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The Wednesday Five: Best Moments for Women at the 2016 Emmy Awards

Sunday’s 68th Annual Emmy Awards featured beautiful and groundbreaking moments for women in Hollywood. Here are our top five favorites of some of the best speeches and notable moments in the Awards.

 

1.

When Jill Soloway Had #TopplethePatriarchy Trending on Twitter

Jill Soloway, the creator and director of  the Amazon show “Transparent,” which features a transgender protagonist, won for “Outstanding Directing In A Comedy Series.” She made a moving and impassioned speech in favor of LGBT rights and diversity in popular culture. By the time her speech was over, her phrase “topple the patriarchy” was trending.

 

 

2.

When Kate McKinnon Thanked both Ellen DeGeneres and Hillary Clinton

Kate McKinnon, the Saturday Night Live star, won for Best Supporting Actress in a Comedy Series. In her speech, she thanked “Ellen DeGeneres and Hillary Clinton.”

 

3.

When Courtney B. Vance Gave a Shout-Out to Angela Bassett — as “the Woman Who Rocks His Chain.”

Courtney B. Vance gave  Angela Bassett the ultimate tribute when he won the Emmy for “Outstanding Lead Actor in a Limited Series or Movie” for his performance as Johnnie Cochran in The People v. O.J. Simpson. On Emmy night, Vance and Bassett were defining #RelationshipGoals.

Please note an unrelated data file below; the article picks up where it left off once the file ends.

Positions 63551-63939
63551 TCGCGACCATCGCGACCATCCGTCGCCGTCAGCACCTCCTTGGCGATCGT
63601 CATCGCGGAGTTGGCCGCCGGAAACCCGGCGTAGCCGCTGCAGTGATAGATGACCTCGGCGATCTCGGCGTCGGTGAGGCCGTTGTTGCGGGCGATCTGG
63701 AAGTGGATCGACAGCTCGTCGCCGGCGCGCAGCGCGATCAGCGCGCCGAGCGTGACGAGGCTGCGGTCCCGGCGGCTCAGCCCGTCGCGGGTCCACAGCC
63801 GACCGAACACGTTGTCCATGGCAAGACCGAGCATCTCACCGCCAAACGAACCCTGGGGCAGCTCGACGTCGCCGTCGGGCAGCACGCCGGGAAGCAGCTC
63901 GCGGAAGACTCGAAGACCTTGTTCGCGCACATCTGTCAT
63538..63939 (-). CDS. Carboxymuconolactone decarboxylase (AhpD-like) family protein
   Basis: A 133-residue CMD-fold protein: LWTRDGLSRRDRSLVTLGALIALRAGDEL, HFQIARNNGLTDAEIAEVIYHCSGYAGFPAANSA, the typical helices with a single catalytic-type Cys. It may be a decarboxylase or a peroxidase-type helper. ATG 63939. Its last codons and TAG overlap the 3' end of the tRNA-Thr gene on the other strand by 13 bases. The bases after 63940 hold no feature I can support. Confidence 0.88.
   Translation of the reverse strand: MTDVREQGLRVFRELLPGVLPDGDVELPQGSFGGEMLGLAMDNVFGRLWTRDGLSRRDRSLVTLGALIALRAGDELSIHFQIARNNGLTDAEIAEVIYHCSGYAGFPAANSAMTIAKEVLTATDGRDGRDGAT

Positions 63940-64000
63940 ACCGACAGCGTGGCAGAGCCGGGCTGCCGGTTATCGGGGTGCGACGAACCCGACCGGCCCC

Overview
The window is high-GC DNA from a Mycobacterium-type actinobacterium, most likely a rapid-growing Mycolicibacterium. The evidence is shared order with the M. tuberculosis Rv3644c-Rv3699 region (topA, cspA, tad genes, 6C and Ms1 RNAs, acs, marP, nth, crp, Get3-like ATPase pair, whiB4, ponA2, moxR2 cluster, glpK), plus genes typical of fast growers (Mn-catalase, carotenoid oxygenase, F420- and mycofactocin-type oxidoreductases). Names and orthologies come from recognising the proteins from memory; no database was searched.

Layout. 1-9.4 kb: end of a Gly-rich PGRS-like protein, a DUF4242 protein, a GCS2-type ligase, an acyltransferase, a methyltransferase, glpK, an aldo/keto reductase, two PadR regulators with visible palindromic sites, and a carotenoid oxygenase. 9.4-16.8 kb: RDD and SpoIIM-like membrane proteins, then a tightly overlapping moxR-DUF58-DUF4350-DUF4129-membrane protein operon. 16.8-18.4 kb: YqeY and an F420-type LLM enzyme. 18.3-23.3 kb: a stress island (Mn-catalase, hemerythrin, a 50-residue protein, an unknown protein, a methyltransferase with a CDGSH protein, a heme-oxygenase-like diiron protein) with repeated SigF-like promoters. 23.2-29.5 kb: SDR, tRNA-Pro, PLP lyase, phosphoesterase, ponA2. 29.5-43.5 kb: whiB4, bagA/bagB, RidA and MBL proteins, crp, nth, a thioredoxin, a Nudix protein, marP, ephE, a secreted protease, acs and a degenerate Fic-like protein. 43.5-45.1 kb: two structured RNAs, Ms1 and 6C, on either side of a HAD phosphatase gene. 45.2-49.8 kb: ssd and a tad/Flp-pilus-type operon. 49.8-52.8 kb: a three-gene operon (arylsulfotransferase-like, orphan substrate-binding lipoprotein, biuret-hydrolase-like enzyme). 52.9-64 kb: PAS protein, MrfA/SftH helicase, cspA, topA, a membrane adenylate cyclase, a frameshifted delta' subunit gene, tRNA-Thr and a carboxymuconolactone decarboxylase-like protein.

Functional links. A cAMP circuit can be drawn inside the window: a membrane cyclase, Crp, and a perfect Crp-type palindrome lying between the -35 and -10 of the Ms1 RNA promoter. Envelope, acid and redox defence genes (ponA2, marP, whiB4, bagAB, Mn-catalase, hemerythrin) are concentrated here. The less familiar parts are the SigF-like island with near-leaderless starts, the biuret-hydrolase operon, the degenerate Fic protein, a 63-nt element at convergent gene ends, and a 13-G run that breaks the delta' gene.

4. When Julia Louis Dreyfuss Offered Her Own Apology for our Current Political Climate

Julia Louis-Dreyfus Wins Lead Actress Comedy… by MOTOARCHIVE . For the fifth consecutive year, Julia Louis-Dreyfus won “Lead Actress in a Comedy Series” for her outstanding lead role in Veep. The best part of her speech was her apology to the country: “While I’m apologizing, I’d like to take this opportunity to personally apologize for the current political climate. I think that Veep has torn down the wall between comedy and politics . . . Our show started out as a political satire, but it now feels more like a sobering documentary.”

 

 

 

5. When Sarah Paulson Apologized to Marcia Clark

Sarah Paulson won “Outstanding Lead Actress in a Limited Series or Movie” for her role in The People v. O.J. Simpson: American Crime Story. She used the opportunity to apologize for judging the woman she played, prosecutor Marcia Clark, who was also her plus one at the Emmys. “The responsibility of playing a real person is an enormous one,” Paulson explained. “The more I learned about the real Marcia Clark, not the two-dimensional cardboard cutout I saw on the news, but the complicated, whip-smart, giant-hearted mother of two who woke up every day, put both feet on the floor and dedicated herself to righting an unconscionable wrong…the more I had to recognize that I, along with the rest of the world, had been superficial and careless in my judgment.”

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